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4  structures 72  species 0  interactions 75  sequences 1  architecture

Family: Pfk_N (PF18468)

Summary: Phosphofructokinase N-terminal domain yeast

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This is the Wikipedia entry entitled "Phosphofructokinase". More...

Phosphofructokinase Edit Wikipedia article

Symbol Ppfruckinase
Pfam PF00365
InterPro IPR000023

Phosphofructokinase is a kinase enzyme that phosphorylates fructose 6-phosphate in glycolysis.


The enzyme-catalysed transfer of a phosphoryl group from ATP is an important reaction in a wide variety of biological processes.[1] One enzyme that utilizes this reaction is phosphofructokinase (PFK), which catalyses the phosphorylation of fructose-6-phosphate to fructose-1,6- bisphosphate, a key regulatory step in the glycolytic pathway.[2][3] It is allosterically inhibited by ATP and allosterically activated by AMP, thus indicating the cell's energetic needs when it undergoes the glycolytic pathway.[4] PFK exists as a homotetramer in bacteria and mammals (where each monomer possesses 2 similar domains) and as an octomer in yeast (where there are 4 alpha- (PFK1) and 4 beta-chains (PFK2), the latter, like the mammalian monomers, possessing 2 similar domains[3]). This protein may use the morpheein model of allosteric regulation.[5]

PFK is about 300 amino acids in length, and structural studies of the bacterial enzyme have shown it comprises two similar (alpha/beta) lobes: one involved in ATP binding and the other housing both the substrate-binding site and the allosteric site (a regulatory binding site distinct from the active site, but that affects enzyme activity). The identical tetramer subunits adopt 2 different conformations: in a 'closed' state, the bound magnesium ion bridges the phosphoryl groups of the enzyme products (ADP and fructose-1,6- bisphosphate); and in an 'open' state, the magnesium ion binds only the ADP,[6] as the 2 products are now further apart. These conformations are thought to be successive stages of a reaction pathway that requires subunit closure to bring the 2 molecules sufficiently close to react.[6]

PFK belongs to the phosphofructokinase B (PfkB) family of sugar kinases [7]. Other members of this family (also known as the Ribokinase family) include ribokinase (RK) adenosine kinase (AK), inosine kinase, and 1-phosphofructokinase.[7][8][9] The members of the PfkB/RK family are identified by the presence of three conserved sequence motifs.[7][8][10] The structures of several PfK family of proteins have been determined from a number of organisms and the enzymatic activity of this family of protein shows a dependence on the presence of pentavalent ions.[11] [7][10]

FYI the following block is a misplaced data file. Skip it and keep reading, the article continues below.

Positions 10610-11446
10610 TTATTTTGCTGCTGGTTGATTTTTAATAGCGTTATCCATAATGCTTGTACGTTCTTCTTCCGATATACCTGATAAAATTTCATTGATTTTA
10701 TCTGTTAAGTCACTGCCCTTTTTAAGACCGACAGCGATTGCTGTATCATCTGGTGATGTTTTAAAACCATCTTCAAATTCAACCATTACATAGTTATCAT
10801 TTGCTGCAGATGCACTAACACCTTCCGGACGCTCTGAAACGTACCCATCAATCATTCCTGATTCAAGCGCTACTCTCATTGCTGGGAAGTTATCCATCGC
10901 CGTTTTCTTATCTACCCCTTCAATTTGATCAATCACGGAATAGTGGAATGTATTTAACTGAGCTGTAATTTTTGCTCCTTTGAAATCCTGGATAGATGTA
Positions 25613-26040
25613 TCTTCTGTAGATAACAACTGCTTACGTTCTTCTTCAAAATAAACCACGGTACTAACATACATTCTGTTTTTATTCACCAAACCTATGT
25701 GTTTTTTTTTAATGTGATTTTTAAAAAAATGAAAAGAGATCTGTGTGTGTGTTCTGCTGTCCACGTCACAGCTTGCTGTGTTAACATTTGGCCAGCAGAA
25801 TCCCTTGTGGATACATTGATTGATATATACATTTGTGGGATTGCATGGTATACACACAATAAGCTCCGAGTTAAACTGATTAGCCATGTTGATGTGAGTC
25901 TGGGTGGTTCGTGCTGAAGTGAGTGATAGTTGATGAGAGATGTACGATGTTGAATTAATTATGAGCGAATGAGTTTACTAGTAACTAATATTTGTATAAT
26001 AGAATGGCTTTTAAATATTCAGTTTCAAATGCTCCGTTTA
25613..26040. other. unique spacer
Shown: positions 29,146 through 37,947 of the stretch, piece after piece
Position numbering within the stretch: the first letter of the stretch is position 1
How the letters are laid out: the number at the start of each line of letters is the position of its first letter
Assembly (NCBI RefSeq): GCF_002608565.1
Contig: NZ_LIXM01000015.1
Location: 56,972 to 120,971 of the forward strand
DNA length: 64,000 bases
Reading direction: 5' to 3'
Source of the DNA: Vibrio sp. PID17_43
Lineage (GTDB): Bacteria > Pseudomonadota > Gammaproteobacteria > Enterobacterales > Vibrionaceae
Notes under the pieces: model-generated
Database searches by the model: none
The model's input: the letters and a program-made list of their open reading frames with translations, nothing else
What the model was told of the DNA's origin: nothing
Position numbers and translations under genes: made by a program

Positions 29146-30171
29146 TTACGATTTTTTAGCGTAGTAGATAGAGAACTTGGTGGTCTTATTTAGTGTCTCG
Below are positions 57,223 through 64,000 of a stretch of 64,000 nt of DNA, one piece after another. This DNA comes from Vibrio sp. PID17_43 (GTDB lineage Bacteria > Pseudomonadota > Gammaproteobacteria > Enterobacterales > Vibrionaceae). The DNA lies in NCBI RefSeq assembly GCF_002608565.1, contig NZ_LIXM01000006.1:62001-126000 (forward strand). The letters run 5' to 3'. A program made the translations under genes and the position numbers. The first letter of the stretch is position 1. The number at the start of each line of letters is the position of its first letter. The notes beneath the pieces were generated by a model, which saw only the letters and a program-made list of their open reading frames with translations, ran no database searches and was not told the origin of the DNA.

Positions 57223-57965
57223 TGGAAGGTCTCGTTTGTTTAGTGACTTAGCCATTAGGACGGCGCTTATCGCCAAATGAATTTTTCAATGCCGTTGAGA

Deficiency in PFK leads to glycogenosis type VII (Tarui's disease), an autosomal recessive disorder characterised by severe nausea, vomiting, muscle cramps and myoglobinuria in response to bursts of intense or vigorous exercise.[3] Sufferers are usually able to lead a reasonably ordinary life by learning to adjust activity levels.[3]

The reverse reaction is catalyzed by the enzyme Fructose-1,6-bisphosphatase.


There are two different phosphofructokinase enzymes in humans:

Type Synonyms EC number Substrate Product Subunit genes
Phosphofructokinase 1 6-phosphofructokinase
EC Beta-D-fructose-6-phosphate wpmp.png
Fructose 6-phosphate
Beta-D-fructose-1,6-bisphosphate wpmp.png
Phosphofructokinase 2 6-phosphofructo-2-kinase EC Fructose 2,6-bisphosphate.svg

See also


  1. ^ Evans PR, Hellinga HW (1987). "Mutations in the active site of Escherichia coli phosphofructokinase". Nature. 327 (6121): 437–439. doi:10.1038/327437a0. PMID 2953977. 
  2. ^ Wegener G, Krause U (2002). "Different modes of activating phosphofructokinase, a key regulatory enzyme of glycolysis, in working vertebrate muscle". Biochem. Soc. Trans. 30 (2): 264–270. doi:10.1042/bst0300264. PMID 12023862. 
  3. ^ a b c d Raben N, Exelbert R, Spiegel R, Sherman JB, Nakajima H, Plotz P, Heinisch J (1995). "Functional expression of human mutant phosphofructokinase in yeast: genetic defects in French Canadian and Swiss patients with phosphofructokinase deficiency". Am. J. Hum. Genet. 56 (1): 131–141. PMC 1801305Freely accessible. PMID 7825568. 
  4. ^ Garrett, Reginald; Grisham, Reginald (2012). Biochemistry. Cengage Learning. p. 585. ISBN 978-1133106296.